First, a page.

And last but not least, if you’re in Tokyo with kids, you’re going to at least one of the Disney parks, right? We loved DisneySea and thought everyone, child or no child, should visit. It’s not one of the top Disney parks worldwide for nothing! Here’s more about my DisneySea experience. Obviously, staying in one of the hotels around Dinseyland and DisneySea would be the absolute top place to stay in Tokyo with kids if the kids were the ones to choose. A warning for the parents: Expect lots of kids, haha. What? Don’t think I don’t know you hate other peoples’ kids!

Tourists at DisneySea in Tokyo, Japan

You don’t need kids to enjoy DisneySea! But if you do have some, staying close to the Disney Park could be a good idea

Here's a summary of best areas to stay in with kids:

  • Try these: Ueno, Akihabara, Ginza, close to Disney
  • Maybe not these: Roppongi, Kabukicho in Shinjuku, anywhere close to Shibuya crossing, anywhere far from the main transportation loop line called JR Yamanote Line

Hotel recommendations in Tokyo for families

I don’t have kids, nor do I travel with my granny, but here are some hotels I think would be great for those traveling as a family.

Tip: One thing you do need to look out for if your kid is annoyingly large (I mean they need their own bed and won’t squeeze into a cot or your bed) is hotels with family rooms or at least rooms that’ll comfortably fit you all—Japan isn’t known for their spacious accommodation! Ueno does have a higher concentration of hotels with family rooms.

  • MIMARU TOKYO UENO EAST: Great, comfortable family rooms with bunkbeds, kitchenettes, and a rooftop terrace area where you can get some fresh air. Right next to Ueno Station. Mimaru has more hotels around the city if you wanted a different location.
  • Section L Ueno-Hirokoji: Smack in the middle between Ueno and Akihabara, I’d love this place if I were a kid. The rooms come with a sort-of-bunk bed that converts from a small couch and a top fold-down bed like it would on a train. Need I say more?
  • Hotel GrandBach Tokyo Ginza, MUJI HOTEL GINZA, and Dai-ichi Hotel Tokyo are all in Ginza and have rooms that’ll fit families. That alone is more what most of the hotels in Ginza can offer—many just won’t be able to get another bed into the room and you’d need 2 rooms to fit the whole family.
  • Urayasu Brighton Hotel Tokyo Bay. All rooms have a Disney view, and it doesn’t look like Cinderella threw up all over it. You’re welcome.
  • Grand Nikko Tokyo Bay Maihama. Colorful but still tastefully done, cool pool area that is straight out of a fairytale.

4. The best places to stay in Tokyo for shopping: Shibuya and Ginza

Picking a place to stay based on shopping? Now that's something that really puzzles me. Even more than choosing based on restaurants. I don't see anyone choosing the best neighborhood for temple and shrine enthusiasts, which would make a lot more sense, right?!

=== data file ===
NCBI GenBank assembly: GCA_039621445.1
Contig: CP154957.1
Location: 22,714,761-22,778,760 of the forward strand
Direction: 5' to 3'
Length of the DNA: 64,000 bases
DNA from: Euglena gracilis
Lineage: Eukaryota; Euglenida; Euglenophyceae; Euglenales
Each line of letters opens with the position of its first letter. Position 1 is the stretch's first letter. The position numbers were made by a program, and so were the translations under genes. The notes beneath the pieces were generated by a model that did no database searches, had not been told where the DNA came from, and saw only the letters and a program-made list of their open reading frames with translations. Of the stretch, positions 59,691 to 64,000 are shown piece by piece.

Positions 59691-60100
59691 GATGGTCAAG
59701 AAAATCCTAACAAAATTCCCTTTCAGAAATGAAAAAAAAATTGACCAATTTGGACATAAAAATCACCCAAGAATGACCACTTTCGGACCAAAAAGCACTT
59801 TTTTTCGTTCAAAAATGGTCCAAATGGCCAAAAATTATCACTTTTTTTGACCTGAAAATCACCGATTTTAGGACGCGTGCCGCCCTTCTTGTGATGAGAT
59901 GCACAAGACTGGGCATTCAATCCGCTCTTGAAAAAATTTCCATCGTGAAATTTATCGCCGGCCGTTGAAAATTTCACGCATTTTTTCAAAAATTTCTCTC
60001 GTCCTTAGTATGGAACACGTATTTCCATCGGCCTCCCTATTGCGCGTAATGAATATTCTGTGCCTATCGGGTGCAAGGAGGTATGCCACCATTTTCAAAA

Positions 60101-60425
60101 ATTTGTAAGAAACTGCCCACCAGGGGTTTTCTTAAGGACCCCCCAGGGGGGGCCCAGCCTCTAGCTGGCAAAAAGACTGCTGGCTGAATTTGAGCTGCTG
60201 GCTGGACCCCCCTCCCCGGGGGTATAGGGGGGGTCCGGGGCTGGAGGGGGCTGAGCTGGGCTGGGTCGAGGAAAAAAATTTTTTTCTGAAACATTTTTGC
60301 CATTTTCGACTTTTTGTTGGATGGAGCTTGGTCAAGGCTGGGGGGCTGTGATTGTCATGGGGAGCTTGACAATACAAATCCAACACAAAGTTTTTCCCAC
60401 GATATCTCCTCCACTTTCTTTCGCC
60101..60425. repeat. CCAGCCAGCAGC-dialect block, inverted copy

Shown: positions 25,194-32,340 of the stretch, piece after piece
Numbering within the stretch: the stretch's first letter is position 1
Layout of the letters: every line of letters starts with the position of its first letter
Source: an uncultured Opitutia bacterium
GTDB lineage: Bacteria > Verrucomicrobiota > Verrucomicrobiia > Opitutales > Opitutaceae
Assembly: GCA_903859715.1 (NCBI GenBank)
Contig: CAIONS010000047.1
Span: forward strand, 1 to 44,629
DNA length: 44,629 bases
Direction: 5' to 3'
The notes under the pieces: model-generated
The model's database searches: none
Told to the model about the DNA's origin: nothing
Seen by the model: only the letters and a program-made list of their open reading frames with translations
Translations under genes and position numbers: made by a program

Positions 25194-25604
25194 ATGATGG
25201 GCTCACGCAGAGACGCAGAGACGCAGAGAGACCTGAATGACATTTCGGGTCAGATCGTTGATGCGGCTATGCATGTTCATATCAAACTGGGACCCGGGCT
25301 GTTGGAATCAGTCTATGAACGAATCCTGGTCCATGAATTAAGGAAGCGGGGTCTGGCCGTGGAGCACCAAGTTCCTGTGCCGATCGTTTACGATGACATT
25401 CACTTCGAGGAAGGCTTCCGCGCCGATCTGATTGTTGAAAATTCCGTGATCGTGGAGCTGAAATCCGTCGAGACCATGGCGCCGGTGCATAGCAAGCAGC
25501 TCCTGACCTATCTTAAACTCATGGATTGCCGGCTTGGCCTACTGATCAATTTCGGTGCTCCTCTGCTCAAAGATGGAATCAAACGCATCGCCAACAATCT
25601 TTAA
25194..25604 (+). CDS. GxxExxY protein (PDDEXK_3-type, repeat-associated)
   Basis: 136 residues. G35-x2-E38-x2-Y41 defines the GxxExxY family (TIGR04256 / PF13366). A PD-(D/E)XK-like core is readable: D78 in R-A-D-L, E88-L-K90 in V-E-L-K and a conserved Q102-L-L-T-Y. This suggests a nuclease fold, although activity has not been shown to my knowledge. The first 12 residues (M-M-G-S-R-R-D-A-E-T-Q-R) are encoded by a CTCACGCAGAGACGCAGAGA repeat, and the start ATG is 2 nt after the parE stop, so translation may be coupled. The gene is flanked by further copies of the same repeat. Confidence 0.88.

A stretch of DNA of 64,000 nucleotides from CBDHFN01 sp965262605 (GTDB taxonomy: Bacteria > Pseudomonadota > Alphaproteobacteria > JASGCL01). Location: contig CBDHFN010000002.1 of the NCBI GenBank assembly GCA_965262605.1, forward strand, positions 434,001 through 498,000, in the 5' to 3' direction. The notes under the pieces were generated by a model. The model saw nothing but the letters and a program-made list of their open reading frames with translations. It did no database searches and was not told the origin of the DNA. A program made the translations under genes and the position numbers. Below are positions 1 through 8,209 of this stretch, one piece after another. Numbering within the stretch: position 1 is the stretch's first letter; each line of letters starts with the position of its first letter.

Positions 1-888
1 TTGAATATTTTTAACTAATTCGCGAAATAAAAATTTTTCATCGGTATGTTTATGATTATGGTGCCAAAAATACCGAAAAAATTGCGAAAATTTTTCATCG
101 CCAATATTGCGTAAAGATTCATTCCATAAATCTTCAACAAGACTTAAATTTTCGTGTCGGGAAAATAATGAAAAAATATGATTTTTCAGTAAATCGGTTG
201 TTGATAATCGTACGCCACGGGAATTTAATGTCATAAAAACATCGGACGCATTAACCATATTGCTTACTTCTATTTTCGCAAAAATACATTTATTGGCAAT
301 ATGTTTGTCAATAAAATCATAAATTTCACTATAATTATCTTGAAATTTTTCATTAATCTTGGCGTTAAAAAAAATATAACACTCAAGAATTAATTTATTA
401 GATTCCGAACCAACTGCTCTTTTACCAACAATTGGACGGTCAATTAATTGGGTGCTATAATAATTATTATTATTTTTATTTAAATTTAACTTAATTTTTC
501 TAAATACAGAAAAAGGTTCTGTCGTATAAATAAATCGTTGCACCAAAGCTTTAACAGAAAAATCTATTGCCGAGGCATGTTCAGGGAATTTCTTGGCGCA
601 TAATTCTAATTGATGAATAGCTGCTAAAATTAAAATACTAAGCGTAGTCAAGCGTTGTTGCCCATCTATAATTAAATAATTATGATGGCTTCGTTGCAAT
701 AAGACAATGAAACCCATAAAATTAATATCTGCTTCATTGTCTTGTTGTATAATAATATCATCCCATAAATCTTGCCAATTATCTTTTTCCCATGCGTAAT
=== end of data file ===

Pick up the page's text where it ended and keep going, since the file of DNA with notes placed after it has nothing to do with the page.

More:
Photos of Ginza district during the day and the night

Ginza’s the place to shop if you like that kind of thing

Maybe I just don’t get shopping therapy. Maybe because I’m a dude, maybe because I think clothes are just a great way to not walk around naked, but not much else. But hey, if shopping’s your game, here’s my two cents on where you might want to stay in Tokyo:

  • Ginza: Think of it as Tokyo’s upscale shopping boulevard—luxury and elegance at every corner. If you're looking to splurge, this is your spot. On weekends, cars are banned from the main street and Ginza becomes a little more tolerable.
  • Shibuya: It's the heart of youthful exuberance with trendy boutiques and some seriously eclectic street fashion. Always buzzing, always something happening, always makes me want to run away.
  • Shinjuku: Imagine a forest of skyscrapers with more stores than trees. It’s a shopping jungle where you can easily get lost among retail giants. That’s a no for me, but maybe a yes for shoppers. And for those that love Godzilla (stay at Gracery Hotel Shinjuku if you want to be roomies with the big guy).
  • Extra tip for the quirky shoppers: Akihabara neighborhood offers a variety of shopping experiences that can really be experiences—from electronics to pop culture merchandise. It's vibrant, it’s busy, it’s where I stayed (but I’m not a shopper). You’ll have no doubt you’re in Japan if you stay in Akihabara!

Looking over the Shibuya Crosswalk in Tokyo Japan

We went to Shibuya, we saw the crossing, we weren’t especially impressed with it, and we wouldn’t stay in the area because it’s not our style

Hotel recommendations in Tokyo for shoppers

If you choose to stay in Ginza, I’m assuming you want something a little nicer and with enough room for all those shopping bags. Try these hotels:

  • THE BLOSSOM HIBIYA: Big rooms with big windows so you can peak at those skyscrapers whether you’re in your room resting after you shopped and dropped, or from the restaurant when you’re still getting ready to drop some serious cash in the stores in the morning at the breakfast with rave reviews.
  • The Tokyo EDITION, Ginza. If you need A LOT of room for your bags, appreciate minimalist design, and you don’t mind that a night there costs as much as a month’s rent for a small apartment in Prague.

If you’d rather hit the second-hand shops and trendy boutiques in Shibuya, here’s where I think you’d have a good night’s sleep:

  • SHIBUYA STREAM HOTEL: Directly connected by a walkway to Shibuya Station. Cool design. Rooms aren’t huge, but even the smallest ones have a couch.